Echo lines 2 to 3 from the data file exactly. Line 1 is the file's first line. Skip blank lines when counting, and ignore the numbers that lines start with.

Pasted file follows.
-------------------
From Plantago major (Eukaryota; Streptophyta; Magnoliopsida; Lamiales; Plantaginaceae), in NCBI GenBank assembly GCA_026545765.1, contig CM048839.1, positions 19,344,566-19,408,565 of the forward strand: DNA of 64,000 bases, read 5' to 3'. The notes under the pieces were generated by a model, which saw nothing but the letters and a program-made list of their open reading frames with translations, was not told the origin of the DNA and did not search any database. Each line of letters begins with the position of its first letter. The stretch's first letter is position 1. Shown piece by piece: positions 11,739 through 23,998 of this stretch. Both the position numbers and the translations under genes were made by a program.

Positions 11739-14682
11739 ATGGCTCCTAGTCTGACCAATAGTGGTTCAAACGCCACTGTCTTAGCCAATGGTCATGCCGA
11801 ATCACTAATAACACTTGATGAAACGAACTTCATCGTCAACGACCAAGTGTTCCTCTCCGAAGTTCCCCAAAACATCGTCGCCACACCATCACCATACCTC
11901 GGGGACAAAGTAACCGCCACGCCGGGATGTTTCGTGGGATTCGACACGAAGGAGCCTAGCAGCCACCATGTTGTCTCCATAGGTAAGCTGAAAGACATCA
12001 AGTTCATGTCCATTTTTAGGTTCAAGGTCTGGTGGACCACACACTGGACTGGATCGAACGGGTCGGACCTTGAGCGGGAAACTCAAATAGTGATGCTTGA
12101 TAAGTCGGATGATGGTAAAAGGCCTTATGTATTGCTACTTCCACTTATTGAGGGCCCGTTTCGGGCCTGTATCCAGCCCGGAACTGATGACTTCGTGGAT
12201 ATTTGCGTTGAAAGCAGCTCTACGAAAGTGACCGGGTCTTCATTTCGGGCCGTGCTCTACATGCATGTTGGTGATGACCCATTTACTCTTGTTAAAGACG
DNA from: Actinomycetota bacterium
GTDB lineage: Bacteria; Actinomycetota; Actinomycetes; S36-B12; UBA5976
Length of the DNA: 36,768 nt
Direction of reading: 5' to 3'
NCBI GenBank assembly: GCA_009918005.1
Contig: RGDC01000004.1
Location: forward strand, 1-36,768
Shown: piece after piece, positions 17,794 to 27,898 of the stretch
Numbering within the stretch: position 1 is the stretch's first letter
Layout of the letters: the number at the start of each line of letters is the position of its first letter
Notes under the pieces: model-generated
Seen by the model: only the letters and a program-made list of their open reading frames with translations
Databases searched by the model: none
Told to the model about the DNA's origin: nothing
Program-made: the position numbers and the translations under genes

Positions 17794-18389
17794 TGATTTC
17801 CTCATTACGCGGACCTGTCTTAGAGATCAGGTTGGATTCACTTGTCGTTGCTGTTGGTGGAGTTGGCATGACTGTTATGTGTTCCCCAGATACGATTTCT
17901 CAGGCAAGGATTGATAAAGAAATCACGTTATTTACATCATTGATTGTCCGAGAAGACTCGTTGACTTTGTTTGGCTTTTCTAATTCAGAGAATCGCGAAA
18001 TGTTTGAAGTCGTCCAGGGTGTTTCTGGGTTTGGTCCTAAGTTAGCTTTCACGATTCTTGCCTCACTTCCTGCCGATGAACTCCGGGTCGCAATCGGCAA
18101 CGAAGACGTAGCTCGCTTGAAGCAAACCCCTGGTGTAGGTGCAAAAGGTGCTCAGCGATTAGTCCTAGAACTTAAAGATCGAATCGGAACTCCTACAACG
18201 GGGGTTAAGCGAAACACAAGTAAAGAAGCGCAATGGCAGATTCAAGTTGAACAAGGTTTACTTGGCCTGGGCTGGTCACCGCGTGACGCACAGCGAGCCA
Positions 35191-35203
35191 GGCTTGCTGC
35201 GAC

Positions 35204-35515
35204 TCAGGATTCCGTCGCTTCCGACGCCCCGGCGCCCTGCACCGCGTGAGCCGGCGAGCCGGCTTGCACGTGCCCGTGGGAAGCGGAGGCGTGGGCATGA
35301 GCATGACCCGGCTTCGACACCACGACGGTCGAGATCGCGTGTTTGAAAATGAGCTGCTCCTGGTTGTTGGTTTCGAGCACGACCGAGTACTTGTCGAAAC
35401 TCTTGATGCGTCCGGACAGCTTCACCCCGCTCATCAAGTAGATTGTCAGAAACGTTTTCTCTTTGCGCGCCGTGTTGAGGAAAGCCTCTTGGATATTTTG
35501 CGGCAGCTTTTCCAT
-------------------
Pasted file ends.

Positions 11739-14682
11739 ATGGCTCCTAGTCTGACCAATAGTGGTTCAAACGCCACTGTCTTAGCCAATGGTCATGCCGA